Thursday, May 21, 2020
Recently I listened to "The Habit" podcast where Jonathan Rogers talks with Leif Enger. I love Leif Enger's books -- Peace Like A River, Virgil Wander, and So Brave, Young, and Handsome. In the interview, Leif describes seeing a fox near a creek in a park he and his wife walk to (starts at 10:47). He says the creek has a muddy section where you can see tracks of different animals who come to the creek, but the fox never leaves any footprints. He says, after seeing the fox, he walks down to the muddy spot to look for fox prints and there are none. Then he imagines the fox floating to that part of the shore, just a few inches above the ground. And that delights him.
What a good story, and image, isn't it? It reminds me of a scene in his book Peace Like a River where one of the characters walks off the end of a truck bed, if I remember correctly. When I read that scene, I pictured the cartoons where someone like Wile E. Coyote would run off a cliff, first continuing to run straight in the air, then suddenly, usually with a look of surprise and desperation directly to the camera, whooshes down to the ground. But the scene in the book was much more gentle. There was no sudden fall.
Leif Enger spoke at one of the Faith & Writing Festivals I attended. I remember him talking about his process of writing Peace Like a River. He said he started the book planning to tell the story of a dad and his two sons. Then at one point in the story the family was getting into their station wagon, one of the boys opened a door, and there was a little sister. She just showed up! Enger and Rogers talked about that a bit in this interview, too. Both of them said that they write outlines and invariably the plot turns out very different from what they had planned.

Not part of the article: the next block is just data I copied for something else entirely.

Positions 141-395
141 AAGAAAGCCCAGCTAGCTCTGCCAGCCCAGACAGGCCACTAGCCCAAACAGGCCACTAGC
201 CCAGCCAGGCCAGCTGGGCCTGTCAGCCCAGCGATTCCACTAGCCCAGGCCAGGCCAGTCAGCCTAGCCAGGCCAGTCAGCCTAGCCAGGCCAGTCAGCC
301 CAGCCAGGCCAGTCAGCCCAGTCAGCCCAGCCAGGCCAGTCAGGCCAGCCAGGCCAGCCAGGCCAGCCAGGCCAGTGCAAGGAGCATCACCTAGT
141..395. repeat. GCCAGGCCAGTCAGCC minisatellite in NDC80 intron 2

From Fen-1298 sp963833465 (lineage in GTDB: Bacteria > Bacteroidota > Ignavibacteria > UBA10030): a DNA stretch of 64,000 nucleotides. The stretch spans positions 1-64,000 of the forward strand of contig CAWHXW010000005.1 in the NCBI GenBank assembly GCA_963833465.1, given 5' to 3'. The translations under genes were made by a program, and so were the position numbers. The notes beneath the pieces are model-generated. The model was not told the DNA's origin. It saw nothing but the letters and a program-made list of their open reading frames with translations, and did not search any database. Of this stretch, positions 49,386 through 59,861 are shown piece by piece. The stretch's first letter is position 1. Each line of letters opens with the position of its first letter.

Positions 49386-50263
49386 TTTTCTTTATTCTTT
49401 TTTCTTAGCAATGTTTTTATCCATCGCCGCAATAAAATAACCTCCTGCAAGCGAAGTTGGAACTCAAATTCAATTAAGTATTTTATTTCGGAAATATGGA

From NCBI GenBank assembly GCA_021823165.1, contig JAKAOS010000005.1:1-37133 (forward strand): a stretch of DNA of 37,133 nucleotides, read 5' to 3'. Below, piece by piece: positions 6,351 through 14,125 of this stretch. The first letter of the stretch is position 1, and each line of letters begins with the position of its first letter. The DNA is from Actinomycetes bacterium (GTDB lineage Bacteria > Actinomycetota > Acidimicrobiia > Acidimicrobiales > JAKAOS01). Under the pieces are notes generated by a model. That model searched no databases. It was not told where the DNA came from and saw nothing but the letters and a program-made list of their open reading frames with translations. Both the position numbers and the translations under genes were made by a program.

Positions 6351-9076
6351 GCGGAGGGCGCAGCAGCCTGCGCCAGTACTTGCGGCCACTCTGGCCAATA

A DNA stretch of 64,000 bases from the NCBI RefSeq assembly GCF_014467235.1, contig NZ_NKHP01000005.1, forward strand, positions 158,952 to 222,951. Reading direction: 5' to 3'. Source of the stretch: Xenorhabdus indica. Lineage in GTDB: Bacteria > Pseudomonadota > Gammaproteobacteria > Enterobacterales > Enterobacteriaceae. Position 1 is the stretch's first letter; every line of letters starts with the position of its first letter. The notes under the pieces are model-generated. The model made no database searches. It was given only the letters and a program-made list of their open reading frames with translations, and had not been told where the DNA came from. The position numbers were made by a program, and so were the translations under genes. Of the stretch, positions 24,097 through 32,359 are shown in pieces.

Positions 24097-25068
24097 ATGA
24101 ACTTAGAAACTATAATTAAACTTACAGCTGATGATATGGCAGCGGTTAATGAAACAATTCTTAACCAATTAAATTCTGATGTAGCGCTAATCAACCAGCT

This is one of the reasons I like to listen to and read about writers and their process -- the way imagination works. And imagination also is the main thing that attracted me to the Ignatian Spiritual Exercises. Ignatian contemplation is all about the imagination.
It's amazing to me that this ethereal thing, our imagination, produces, seemingly independent of our own will, new stories, characters, images, and more. Some writers' imaginations produce a whole world, even new languages the people in that world speak, like Tolkien's Elvish.
Imagine God's imagination! I can't even.
I am so glad we can tap into the gift of imagination. One way we all tap into it is we live in a world, a universe, a cosmos created by God's imagination. There is no end to what we can learn from this creation -- from the tiniest, invisible atoms and parts of atoms to the huge expanse of space, from infrared to ultraviolet and rays beyond both ends of that spectrum, the sounds we hear and the "un-hear-able" sounds below and above that range, and on and on and on.
And we tap into "our own" imagination -- in quotes because somehow our imagination is from outside us, although it's inside us. Writers tap into it, and all of us do as we read and picture what is written. In our prayers we use our imagination to connect with God. Even if we're not practicing Ignatian contemplation, where we imagine ourselves in a Biblical story or with Biblical people, even with memorized prayers like the Lord's Prayer we are using our imagination. We imagine God is listening as we ask for our daily bread, and for his kingdom to come. That's not to say God is a figment of imagination, it's that we use our imagination to picture him, and sometimes even to hear him.
Praise God for our imagination.